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Promoting Cooperation in the Field

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Document pages: 13 pages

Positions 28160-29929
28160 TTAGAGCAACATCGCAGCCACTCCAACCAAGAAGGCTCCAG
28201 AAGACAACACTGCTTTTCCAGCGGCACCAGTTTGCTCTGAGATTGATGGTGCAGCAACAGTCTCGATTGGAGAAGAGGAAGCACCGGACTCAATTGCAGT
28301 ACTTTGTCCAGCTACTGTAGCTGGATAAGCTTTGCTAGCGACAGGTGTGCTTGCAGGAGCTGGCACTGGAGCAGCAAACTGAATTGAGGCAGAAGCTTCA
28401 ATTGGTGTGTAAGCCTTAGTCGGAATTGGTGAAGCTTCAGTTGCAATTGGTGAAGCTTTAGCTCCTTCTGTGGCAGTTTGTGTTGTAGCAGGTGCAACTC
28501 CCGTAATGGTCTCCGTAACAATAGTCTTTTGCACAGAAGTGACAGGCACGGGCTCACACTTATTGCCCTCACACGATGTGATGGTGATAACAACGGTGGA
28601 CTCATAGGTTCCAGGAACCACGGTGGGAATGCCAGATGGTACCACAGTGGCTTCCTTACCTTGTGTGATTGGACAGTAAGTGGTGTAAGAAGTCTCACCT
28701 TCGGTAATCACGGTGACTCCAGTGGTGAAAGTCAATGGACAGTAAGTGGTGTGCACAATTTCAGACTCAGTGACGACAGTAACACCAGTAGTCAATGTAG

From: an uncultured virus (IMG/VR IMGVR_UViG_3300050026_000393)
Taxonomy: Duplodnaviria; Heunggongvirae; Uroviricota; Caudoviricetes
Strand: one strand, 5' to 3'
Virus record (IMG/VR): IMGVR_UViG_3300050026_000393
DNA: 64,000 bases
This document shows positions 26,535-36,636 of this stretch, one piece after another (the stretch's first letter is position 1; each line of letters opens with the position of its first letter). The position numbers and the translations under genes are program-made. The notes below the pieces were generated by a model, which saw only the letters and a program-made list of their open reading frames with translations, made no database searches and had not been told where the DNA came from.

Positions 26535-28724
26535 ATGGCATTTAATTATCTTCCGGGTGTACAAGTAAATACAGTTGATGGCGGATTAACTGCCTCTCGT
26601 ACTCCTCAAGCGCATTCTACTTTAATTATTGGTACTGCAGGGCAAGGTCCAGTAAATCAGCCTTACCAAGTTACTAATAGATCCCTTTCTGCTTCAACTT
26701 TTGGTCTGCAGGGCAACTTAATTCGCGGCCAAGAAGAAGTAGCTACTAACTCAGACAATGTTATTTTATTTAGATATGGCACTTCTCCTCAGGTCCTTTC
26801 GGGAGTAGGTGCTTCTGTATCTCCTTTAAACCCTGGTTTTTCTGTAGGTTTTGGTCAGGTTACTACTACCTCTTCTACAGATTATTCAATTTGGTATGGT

Abstract: We review the growing literature of field experiments designed to promote cooperative behavior in policy-relevant settings outside the laboratory (e.g. conservation, charitable donations, voting). We focus on four categories of intervention that have been well studied. We find that material rewards and increased efficacy, interventions focused on altering the costs and benefits of giving, have at best mixed success. Social interventions based on observability and descriptive norms, conversely, are consistently highly effective. We then demonstrate how a theoretical framework based on reciprocity and reputation concerns explains why social interventions are typically more effective than cost-benefit interventions, and suggests ways to make cost-benefit interventions more effective. We conclude by discussing other less-studied types of intervention, and promising directions for future research.

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